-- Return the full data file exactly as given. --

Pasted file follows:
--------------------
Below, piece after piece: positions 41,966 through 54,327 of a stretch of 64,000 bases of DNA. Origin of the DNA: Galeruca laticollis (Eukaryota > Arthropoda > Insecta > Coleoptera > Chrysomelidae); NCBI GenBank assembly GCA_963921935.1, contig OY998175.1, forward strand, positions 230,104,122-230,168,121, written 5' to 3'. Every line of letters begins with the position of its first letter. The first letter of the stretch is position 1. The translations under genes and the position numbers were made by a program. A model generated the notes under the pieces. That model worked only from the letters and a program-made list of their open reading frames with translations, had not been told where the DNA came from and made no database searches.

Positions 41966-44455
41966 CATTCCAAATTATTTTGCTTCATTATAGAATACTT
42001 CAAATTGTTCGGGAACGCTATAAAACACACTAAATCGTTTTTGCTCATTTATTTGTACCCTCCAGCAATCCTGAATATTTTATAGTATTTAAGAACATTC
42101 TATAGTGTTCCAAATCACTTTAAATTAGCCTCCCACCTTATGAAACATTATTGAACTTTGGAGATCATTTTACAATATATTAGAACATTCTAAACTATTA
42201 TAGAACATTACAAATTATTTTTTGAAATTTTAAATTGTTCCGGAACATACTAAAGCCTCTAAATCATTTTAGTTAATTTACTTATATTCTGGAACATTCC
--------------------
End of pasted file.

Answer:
Below, piece after piece: positions 41,966 through 54,327 of a stretch of 64,000 bases of DNA. Origin of the DNA: Galeruca laticollis (Eukaryota > Arthropoda > Insecta > Coleoptera > Chrysomelidae); NCBI GenBank assembly GCA_963921935.1, contig OY998175.1, forward strand, positions 230,104,122-230,168,121, written 5' to 3'. Every line of letters begins with the position of its first letter. The first letter of the stretch is position 1. The translations under genes and the position numbers were made by a program. A model generated the notes under the pieces. That model worked only from the letters and a program-made list of their open reading frames with translations, had not been told where the DNA came from and made no database searches.

Positions 41966-44455
41966 CATTCCAAATTATTTTGCTTCATTATAGAATACTT
42001 CAAATTGTTCGGGAACGCTATAAAACACACTAAATCGTTTTTGCTCATTTATTTGTACCCTCCAGCAATCCTGAATATTTTATAGTATTTAAGAACATTC
42101 TATAGTGTTCCAAATCACTTTAAATTAGCCTCCCACCTTATGAAACATTATTGAACTTTGGAGATCATTTTACAATATATTAGAACATTCTAAACTATTA
42201 TAGAACATTACAAATTATTTTTTGAAATTTTAAATTGTTCCGGAACATACTAAAGCCTCTAAATCATTTTAGTTAATTTACTTATATTCTGGAACATTCC